When you see a snake flicking its tongue in and out of its mouth, it is not trying to “taste” you or anything else. It is collecting tiny particles from the air on each fork. These particles are then drawn back into the mouth where the each fork of the tongue is placed into an organ on the roof of the mouth called the “Jacobson’s Organ”, which the snake uses to smell with. This smelling method is so accurate that a snake can tell which direction a particular animal passed but do so several minutes after. Some venomous snakes rely on this method of smell to track prey they have envenomated because the toxins in the venom cause chemical changes in the animal, and the snake can smell this with their tongue!
Fact #6 - Some Snake Still Have Remnants of Legs
These vestiges can sometimes been seen and felt around the vent of some snakes. They are especially noticeable in old-world pythons. These remnants are called pelvic spurs and serve no useful purpose in modern snakes.
Sub Fact - They Have Salmonella on Their Skin
Snakes and other reptiles harbor salmonella on their skin. This is why it is essential to wash your hands before and after handling a snake. Children under three should not be allowed to handle a snake because of their propensity to put their hands in their mouth and nose.
Fact #7 - Some Snakes Play Dead to Protect Themselves from Predators
Some species of snake invoke what is known as apparent death to help defend themselves against predators. They will writhe around as if in pain and then lay still on their backs. To top off the display, some snakes will evacuate their bowls, open their mouths and let their tongues hang out to give an even more believable performance. Many predators will not eat an animal that seems to be dead. In the United States, the most well-known snake to use this trick is the Hognose.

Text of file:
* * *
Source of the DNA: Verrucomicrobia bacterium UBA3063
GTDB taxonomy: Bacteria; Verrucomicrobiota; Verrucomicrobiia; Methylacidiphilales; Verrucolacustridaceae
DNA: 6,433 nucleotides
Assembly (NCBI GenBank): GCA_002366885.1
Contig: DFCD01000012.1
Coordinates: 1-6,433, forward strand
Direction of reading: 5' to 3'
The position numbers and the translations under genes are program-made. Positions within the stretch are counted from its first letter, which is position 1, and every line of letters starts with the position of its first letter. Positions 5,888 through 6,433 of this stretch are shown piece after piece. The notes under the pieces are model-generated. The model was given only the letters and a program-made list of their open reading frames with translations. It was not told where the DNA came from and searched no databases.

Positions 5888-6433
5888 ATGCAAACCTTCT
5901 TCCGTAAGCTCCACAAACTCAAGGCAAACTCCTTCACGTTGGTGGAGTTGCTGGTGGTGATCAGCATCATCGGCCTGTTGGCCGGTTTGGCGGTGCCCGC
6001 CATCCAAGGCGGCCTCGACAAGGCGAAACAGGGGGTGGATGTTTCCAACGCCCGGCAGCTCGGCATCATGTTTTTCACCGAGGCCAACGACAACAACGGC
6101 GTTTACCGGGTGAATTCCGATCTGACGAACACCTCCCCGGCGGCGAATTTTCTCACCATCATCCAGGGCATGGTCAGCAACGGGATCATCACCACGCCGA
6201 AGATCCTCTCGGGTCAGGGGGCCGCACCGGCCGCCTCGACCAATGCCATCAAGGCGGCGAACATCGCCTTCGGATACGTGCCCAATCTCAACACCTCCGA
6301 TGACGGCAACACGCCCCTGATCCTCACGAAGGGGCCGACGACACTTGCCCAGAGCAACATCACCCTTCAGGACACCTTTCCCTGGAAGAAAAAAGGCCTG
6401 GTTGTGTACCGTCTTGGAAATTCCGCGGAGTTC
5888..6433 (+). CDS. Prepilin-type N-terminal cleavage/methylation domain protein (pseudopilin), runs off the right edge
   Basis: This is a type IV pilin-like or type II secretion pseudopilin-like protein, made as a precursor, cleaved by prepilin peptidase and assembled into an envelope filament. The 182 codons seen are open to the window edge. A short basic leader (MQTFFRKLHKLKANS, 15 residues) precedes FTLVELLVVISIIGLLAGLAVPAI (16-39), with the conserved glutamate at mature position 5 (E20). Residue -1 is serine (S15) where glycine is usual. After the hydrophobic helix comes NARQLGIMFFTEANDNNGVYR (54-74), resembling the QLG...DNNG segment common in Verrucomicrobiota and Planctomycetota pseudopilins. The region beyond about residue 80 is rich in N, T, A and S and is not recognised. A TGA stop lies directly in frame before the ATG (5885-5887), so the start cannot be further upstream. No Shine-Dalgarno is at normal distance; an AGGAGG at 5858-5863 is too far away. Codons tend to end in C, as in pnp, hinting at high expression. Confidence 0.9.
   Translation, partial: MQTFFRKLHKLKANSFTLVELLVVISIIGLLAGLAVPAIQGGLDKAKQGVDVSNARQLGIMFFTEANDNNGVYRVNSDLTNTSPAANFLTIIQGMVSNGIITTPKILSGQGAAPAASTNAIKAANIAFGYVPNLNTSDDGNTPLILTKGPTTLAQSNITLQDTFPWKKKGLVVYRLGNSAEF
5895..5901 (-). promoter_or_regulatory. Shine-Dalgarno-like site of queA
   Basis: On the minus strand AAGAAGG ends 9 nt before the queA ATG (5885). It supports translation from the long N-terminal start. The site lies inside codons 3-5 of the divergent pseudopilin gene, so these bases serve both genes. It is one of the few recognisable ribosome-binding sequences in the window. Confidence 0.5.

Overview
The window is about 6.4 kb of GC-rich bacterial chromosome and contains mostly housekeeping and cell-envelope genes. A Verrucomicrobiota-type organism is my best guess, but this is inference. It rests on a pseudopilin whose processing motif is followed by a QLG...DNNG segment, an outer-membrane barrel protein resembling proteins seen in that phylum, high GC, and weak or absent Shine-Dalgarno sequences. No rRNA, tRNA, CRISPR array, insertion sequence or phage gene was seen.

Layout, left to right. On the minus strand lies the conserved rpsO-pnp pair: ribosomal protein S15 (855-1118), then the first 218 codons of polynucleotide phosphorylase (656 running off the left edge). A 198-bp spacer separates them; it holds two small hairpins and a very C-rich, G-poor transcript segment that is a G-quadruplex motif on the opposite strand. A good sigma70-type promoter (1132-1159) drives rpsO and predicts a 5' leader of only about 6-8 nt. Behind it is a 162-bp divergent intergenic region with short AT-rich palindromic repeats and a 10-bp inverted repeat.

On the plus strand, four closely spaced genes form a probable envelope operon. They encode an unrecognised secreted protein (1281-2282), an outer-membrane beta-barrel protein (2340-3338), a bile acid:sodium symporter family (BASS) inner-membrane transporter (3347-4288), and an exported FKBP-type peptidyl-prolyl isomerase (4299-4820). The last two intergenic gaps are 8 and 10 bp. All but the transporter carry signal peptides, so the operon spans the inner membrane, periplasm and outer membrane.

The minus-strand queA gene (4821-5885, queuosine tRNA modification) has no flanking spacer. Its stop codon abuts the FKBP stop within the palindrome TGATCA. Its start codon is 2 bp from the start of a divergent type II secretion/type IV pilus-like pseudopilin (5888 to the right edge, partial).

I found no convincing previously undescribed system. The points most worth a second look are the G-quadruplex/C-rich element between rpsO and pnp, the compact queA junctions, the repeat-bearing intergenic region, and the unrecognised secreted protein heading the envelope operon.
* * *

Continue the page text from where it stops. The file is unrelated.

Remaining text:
Fact #8 - They Are Ambush Predators
Despite popular folklore, snakes do not chase down prey and kill it as a cat does. They do not hunt in packs as dogs and wolves do. Instead, they lie in wait, carefully concealed from even the keenest of eyes, and then strike when least expected. A venomous snake will strike its intended prey and then wait for the toxins' effects to do its work. A constrictor will strike and coil, causing the prey to stop breathing and the heart to stop pumping as the coils tighten and restrict the diaphragm.
Fact #9 - No One Knows The Deadliest Species
The reason for this fact is because we measure how deadly a snake is in terms of both the toxicity of the venom it yields and how many people are killed each year by a particular species. For a long time being bit by an Australian Brown Snake resulted in a 100% mortality rate. This was due to how powerful the venom is. Now there is antivenom available.
The Inland Taipan (aka Fierce Snake) also of Australia, is known to be the most toxic of snakes producing venom that is so potent that a single bite can kill up to 100 adult humans. But the Inland Taipan is rarely seen, and when it is, it almost always flees unless one tries to handle it.
The Black Mamba of Africa causes far more deaths than the Inland Taipan despite having venom which isn’t nearly as toxic. This can be attributed to a few things.
- You have a better chance of getting proper medical treatment in Australia.
- Many people in Africa walk around without shoes or other clothing that could help protect them from snake bites.
- The Black Mamba is notoriously aggressive and is one of the few snakes that will attack even if you are fleeing. Most snakes will leave you alone as long as you leave them alone.
When someone asks about the deadliest snake, be sure to ask if they mean the potency of the venom or the number of people killed.
Fact #10 - All Species Are Carnivores
A question often asked by people wanting to get a snake is – Can you recommend a vegetarian snake? The answer is no. There is no such creature. All snakes are obligated carnivores. This means like cats and ferrets, they have to eat meat to survive. Some snakes like the Dasypeltis genus of the colubrid family eat only eggs, but since eggs are undeveloped living birds (which are meat), even these snakes are not vegetarians.